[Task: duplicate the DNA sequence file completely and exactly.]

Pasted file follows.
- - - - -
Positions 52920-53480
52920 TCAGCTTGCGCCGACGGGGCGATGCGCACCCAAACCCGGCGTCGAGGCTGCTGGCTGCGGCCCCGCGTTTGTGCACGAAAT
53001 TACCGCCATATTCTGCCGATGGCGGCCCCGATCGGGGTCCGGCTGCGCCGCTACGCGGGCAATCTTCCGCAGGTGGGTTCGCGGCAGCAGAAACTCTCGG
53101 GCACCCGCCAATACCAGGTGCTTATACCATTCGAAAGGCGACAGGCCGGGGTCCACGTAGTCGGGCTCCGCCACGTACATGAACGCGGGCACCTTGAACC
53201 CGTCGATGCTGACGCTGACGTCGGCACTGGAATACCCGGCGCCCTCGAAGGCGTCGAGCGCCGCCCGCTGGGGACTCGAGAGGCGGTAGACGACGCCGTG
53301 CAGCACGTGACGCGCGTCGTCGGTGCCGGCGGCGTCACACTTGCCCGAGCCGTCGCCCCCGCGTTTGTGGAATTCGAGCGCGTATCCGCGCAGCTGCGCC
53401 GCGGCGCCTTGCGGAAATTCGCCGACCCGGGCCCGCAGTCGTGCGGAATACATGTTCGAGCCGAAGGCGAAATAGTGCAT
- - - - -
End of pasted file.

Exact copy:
Positions 52920-53480
52920 TCAGCTTGCGCCGACGGGGCGATGCGCACCCAAACCCGGCGTCGAGGCTGCTGGCTGCGGCCCCGCGTTTGTGCACGAAAT
53001 TACCGCCATATTCTGCCGATGGCGGCCCCGATCGGGGTCCGGCTGCGCCGCTACGCGGGCAATCTTCCGCAGGTGGGTTCGCGGCAGCAGAAACTCTCGG
53101 GCACCCGCCAATACCAGGTGCTTATACCATTCGAAAGGCGACAGGCCGGGGTCCACGTAGTCGGGCTCCGCCACGTACATGAACGCGGGCACCTTGAACC
53201 CGTCGATGCTGACGCTGACGTCGGCACTGGAATACCCGGCGCCCTCGAAGGCGTCGAGCGCCGCCCGCTGGGGACTCGAGAGGCGGTAGACGACGCCGTG
53301 CAGCACGTGACGCGCGTCGTCGGTGCCGGCGGCGTCACACTTGCCCGAGCCGTCGCCCCCGCGTTTGTGGAATTCGAGCGCGTATCCGCGCAGCTGCGCC
53401 GCGGCGCCTTGCGGAAATTCGCCGACCCGGGCCCGCAGTCGTGCGGAATACATGTTCGAGCCGAAGGCGAAATAGTGCAT